Neuroethics 4 (3):195-203 (2011)
|Abstract||In Minds, Brains, and Norms , Pardo and Patterson deny that the activities of persons (knowledge, rule-following, interpretation) can be understood exclusively in terms of the brain, and thus conclude that neuroscience is irrelevant to the law, and to the conceptual and philosophical questions that arise in legal contexts. On their view, such appeals to neuroscience are an exercise in nonsense. We agree that understanding persons requires more than understanding brains, but we deny their pessimistic conclusion. Whether neuroscience can be used to address legal issues is an empirical question. Recent work on locked-in syndrome, memory, and lying suggests that neuroscience has potential relevance to the law, and is far from nonsensical. Through discussion of neuroscientific methods and these recent results we show how an understanding of the subpersonal mechanisms that underlie person-level abilities could serve as a valuable and illuminating source of evidence in legal and social contexts. In so doing, we sketch the way forward for a no-nonsense approach to the intersection of law and neuroscience|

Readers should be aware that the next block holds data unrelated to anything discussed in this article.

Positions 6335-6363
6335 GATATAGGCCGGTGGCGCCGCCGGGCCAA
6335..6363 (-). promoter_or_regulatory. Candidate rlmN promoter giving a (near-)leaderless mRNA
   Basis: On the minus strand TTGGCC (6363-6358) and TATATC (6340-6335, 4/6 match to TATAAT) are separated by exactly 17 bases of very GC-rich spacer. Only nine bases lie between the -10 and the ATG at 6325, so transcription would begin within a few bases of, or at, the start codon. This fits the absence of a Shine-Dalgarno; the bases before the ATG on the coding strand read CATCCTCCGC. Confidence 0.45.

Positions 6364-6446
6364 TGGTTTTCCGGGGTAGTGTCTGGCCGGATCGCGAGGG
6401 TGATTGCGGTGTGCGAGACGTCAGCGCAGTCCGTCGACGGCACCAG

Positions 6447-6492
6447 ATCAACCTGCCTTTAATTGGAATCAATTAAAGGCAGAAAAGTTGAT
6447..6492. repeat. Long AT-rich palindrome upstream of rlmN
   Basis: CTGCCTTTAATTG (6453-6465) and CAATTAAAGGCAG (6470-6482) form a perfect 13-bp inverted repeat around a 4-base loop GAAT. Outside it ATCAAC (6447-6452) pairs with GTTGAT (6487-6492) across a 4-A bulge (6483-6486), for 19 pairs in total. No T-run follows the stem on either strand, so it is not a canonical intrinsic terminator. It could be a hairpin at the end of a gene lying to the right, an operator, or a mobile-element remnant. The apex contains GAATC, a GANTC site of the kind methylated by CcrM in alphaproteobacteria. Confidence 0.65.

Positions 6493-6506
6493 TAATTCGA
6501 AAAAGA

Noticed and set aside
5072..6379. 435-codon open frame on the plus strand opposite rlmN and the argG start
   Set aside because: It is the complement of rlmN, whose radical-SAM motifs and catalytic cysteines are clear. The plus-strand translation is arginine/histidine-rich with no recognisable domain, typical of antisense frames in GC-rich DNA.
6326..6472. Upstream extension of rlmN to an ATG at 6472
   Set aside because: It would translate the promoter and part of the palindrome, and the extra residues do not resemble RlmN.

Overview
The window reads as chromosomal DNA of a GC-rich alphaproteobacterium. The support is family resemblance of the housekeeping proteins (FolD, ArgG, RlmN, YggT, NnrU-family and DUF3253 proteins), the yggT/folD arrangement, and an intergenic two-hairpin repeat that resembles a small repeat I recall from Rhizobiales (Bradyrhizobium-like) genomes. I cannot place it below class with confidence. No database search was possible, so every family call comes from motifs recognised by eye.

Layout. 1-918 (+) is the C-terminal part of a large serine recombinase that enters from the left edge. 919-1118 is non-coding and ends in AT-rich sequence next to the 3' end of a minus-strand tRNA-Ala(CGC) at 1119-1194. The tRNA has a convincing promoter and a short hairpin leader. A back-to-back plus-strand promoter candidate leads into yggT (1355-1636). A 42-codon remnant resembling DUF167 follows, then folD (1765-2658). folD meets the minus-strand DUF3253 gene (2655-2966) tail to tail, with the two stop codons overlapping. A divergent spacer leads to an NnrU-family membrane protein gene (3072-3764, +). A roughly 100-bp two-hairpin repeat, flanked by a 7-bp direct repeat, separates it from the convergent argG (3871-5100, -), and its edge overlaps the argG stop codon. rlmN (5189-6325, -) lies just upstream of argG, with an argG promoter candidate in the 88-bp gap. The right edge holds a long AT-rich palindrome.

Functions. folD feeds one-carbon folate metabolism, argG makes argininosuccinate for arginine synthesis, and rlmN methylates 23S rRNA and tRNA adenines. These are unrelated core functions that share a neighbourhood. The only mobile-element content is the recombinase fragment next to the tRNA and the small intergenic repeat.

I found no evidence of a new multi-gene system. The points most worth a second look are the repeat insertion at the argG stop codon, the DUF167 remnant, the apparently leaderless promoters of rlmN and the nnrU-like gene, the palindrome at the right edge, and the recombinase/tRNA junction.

|Keywords||No keywords specified (fix it)|
|Through your library||Configure|
Similar books and articles
Michael Freeman (ed.) (2011). Law and Neuroscience. Oxford University Press.
Nicole A. Vincent (2010). On the Relevance of Neuroscience to Criminal Responsibility. Criminal Law and Philosophy 4 (1):77-98.
M. Farisco & C. Petrini (2012). The Impact of Neuroscience and Genetics on the Law: A Recent Italian Case. Neuroethics 5 (3):317-319.
A. M. Viens (2011). Reciprocity and Neuroscience in Public Health Law. In Michael Freeman (ed.), Law and Neuroscience. Oxford University Press.
Michael S. Pardo & Dennis Patterson (forthcoming). More on the Conceptual and the Empirical: Misunderstandings, Clarifications, and Replies. Neuroethics.
Carl F. Craver (2009). Explaining the Brain. OUP Oxford.
Amy T. Campbell (2012). Teaching Law in Medical Schools: First, Reflect. Journal of Law, Medicine and Ethics 40 (2):301-310.
Michael S. Moore (2012). Responsible Choices, Desert-Based Legal Institutions, and the Challenges of Contemporary Neuroscience. Social Philosophy and Policy 29 (1):233-279.
Stacey A. Tovino (2008). The Impact of Neuroscience on Health Law. Neuroethics 1 (2).
Added to index2010-11-18
Total downloads19 ( #65,278 of 556,802 )
Recent downloads (6 months)1 ( #64,847 of 556,802 )
How can I increase my downloads?